5. CentOS 6

    Unless you need newer versions of particular components, it's probably not worth the trouble (as long as you can get support for version 5). A few things I noticed going from RHEL 5.x to RHEL 6.1: There's a new RPM for CA certificates Newer versions of CIFS libraries The php* RPMs are for 5.3.x (in RHEL 5.x, there were separate php53* RPMs)
  6. Possible New Laptop

    Yes, buying the upgrades yourself will almost certainly be cheaper (as long as you're not buying components at MSRP).
  7. Computer programs SIMILAR to: Switch (NCH)

    LAME is the de facto standard: http://lame.sourceforge.net/ But the program you linked to is also free for non-commercial use, so why not just use that if it has the features you want?
  8. Limited memory 32bit vs 64bit

    Pretty much all non-Windows OSes are able to "break" the 4 GB limit using PAE: http://en.wikipedia.org/wiki/Physical_Address_Extension Of course, this only allows you to use more memory; you most likely won't get any noticeable performance boost because you still won't be able to use 64-bit registers.
  9. Limited memory 32bit vs 64bit

    Unless you're running computationally intensive applications, you most likely won't notice any improvement (in fact, you may actually see a slight decrease in performance due to the increased overhead in performing pointer operations - this is typically why 64-bit applications look like they're more "liberal" in terms of memory usage). If you're doing any sort of serious processing though, the extra throughput should be pretty noticeable, even with 4 GB of RAM or less.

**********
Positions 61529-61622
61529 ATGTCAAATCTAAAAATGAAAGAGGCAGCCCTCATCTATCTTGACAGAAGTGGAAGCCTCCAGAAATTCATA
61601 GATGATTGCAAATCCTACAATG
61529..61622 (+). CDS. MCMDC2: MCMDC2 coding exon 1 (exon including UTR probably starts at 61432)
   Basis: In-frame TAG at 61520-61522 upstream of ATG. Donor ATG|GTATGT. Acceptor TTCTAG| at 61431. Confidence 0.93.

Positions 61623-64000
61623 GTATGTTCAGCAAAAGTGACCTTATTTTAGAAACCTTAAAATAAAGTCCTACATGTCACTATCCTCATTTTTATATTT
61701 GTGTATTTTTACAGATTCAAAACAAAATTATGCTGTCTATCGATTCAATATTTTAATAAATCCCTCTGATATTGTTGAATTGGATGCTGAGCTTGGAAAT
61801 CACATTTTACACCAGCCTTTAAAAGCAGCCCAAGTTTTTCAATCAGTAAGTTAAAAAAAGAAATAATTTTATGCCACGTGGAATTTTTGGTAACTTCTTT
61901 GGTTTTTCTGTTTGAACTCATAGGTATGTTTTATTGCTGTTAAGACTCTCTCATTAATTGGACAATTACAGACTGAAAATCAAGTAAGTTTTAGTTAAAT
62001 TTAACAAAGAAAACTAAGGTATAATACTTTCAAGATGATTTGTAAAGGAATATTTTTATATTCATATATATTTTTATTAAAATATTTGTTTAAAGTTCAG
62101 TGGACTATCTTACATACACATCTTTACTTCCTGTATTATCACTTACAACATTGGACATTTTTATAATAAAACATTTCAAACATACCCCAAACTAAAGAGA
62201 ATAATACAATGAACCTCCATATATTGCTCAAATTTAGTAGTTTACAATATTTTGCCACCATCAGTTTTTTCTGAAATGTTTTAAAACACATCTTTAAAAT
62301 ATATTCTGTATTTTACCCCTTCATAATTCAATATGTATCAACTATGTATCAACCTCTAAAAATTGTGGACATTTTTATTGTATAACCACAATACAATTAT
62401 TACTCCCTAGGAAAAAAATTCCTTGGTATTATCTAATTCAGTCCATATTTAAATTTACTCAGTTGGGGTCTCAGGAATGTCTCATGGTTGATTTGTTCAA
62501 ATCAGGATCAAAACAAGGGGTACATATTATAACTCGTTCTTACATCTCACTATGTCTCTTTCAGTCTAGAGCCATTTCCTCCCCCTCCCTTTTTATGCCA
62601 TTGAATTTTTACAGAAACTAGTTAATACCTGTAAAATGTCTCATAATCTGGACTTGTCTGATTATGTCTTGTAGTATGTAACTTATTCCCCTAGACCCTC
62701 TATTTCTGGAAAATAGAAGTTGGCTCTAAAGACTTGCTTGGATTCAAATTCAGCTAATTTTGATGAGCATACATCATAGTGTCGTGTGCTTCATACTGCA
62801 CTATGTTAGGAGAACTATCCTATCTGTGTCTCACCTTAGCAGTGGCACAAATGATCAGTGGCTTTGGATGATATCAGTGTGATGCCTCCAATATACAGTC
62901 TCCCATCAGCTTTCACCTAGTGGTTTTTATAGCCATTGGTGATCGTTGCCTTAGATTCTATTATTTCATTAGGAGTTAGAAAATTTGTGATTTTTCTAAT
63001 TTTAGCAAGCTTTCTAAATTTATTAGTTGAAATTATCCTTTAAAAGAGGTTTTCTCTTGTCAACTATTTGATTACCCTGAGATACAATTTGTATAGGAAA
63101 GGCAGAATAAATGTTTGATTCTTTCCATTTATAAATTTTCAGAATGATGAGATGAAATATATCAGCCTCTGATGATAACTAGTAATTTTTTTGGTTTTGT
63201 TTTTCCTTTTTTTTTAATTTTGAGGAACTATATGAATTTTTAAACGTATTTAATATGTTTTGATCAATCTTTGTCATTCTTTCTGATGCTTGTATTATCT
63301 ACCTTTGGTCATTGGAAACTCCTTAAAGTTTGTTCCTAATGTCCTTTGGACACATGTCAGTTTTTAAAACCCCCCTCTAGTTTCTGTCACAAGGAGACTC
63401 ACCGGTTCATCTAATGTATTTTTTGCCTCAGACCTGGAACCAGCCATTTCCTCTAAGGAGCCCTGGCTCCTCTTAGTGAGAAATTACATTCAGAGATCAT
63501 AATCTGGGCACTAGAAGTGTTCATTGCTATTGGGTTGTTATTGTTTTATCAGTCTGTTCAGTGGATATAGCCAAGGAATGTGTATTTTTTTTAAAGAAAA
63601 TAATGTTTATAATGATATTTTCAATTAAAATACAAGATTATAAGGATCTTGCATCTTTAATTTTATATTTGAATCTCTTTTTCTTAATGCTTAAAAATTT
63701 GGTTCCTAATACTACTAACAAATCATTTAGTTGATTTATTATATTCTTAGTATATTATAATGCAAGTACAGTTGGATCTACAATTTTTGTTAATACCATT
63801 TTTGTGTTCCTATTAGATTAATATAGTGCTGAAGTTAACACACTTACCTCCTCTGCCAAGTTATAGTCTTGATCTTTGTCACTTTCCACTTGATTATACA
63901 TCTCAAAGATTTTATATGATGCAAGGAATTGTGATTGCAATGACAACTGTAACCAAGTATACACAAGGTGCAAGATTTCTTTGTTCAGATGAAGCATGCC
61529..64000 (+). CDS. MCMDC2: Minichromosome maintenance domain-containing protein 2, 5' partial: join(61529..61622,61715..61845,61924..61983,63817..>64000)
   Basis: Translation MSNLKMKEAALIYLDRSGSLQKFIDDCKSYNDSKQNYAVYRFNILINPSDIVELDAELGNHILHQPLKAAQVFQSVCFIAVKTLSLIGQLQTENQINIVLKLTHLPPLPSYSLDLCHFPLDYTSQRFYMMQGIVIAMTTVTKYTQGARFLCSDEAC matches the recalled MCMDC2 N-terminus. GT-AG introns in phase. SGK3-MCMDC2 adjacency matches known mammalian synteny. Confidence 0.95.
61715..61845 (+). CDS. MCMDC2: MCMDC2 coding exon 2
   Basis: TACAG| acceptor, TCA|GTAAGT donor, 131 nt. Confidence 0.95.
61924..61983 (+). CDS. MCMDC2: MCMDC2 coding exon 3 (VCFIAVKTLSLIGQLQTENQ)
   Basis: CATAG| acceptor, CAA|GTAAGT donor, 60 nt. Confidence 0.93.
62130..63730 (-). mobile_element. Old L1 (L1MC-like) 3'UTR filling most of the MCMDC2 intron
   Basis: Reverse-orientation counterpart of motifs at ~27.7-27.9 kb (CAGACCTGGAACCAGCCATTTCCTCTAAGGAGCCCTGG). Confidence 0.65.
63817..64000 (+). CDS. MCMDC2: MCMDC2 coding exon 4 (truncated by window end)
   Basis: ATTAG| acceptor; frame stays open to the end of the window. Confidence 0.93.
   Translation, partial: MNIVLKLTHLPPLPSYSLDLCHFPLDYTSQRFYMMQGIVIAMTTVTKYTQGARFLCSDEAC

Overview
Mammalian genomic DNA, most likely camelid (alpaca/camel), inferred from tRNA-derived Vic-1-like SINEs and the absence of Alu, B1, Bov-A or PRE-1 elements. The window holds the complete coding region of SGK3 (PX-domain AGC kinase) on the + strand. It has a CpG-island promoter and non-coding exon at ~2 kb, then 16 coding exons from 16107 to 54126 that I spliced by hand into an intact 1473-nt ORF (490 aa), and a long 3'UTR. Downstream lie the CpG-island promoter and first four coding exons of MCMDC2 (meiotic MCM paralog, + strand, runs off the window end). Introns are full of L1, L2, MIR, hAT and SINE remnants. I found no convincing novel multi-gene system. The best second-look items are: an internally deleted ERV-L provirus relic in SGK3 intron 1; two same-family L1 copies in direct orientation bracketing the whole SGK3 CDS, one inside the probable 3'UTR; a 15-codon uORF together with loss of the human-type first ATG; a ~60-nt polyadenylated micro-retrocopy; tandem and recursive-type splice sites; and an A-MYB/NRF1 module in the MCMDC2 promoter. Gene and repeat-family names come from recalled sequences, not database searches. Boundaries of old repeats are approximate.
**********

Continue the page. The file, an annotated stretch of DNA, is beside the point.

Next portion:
10. Building PC Question

    Generally speaking, yes. However, your operating system may complain (if you're running Windows), and you'll be missing drivers and such for your new hardware. But if you're just using your existing hard drive as an additional disk rather than the system disk, you shouldn't encounter any issues apart from incorrect permissions (which are easy to fix).
  11. video cd, windows 7, itunes

    Why is it necessary to copy the files unaltered, given that lossless transcoding results in no loss of data? If you know what you're doing, you could always do a byte-level copy of the segment you want. But that seems like more work than is strictly necessary.
  12. Making a similar "ipsRegistry"

    Well, that "danger" would apply to any sort of object-oriented design in general. Besides, that's really no different from something like: for( $i = 0; $i < count( $list ); $i++ ) { doSomething( ); } So yes, it opens up an additional possibility for writing bad code, but I wouldn't consider that adequate justification for not using objects.
  13. Making a similar "ipsRegistry"

    The use of the "static" keyword is what differentiates it from a struct. But yes, it's not really a registry (it's just some sort of globally-scoped object). Eh, a registry is really just a globally-scoped map (from string to object). There's really nothing to define (i.e. there's no definitive interface apart from your typical map functions). Other than for efficiency (i.e. avoiding duplicate method calls), what would be the benefit of doing so? What danger are you referring to? How is that different from chaining "normal" method invocations (assuming you meant "function()->foo()") or writing "$x = function(); $y = $x->foo;"?
  14. Has to be more of people like Him!

  15. Chrome - What the weird?

    The description states (emphasis added): Chrome has pretty much always behaved this way (i.e. no colored background in the location bar when there are unencrypted resources [not applicable anymore]). Firefox also does a similar thing (i.e. lock icon with an exclamation point in the status bar). IE pops up a dialog box asking if you only want to load secure content. So yeah, there's no bug. Your site is only truly secure if everything on the page is loaded over a secured connection.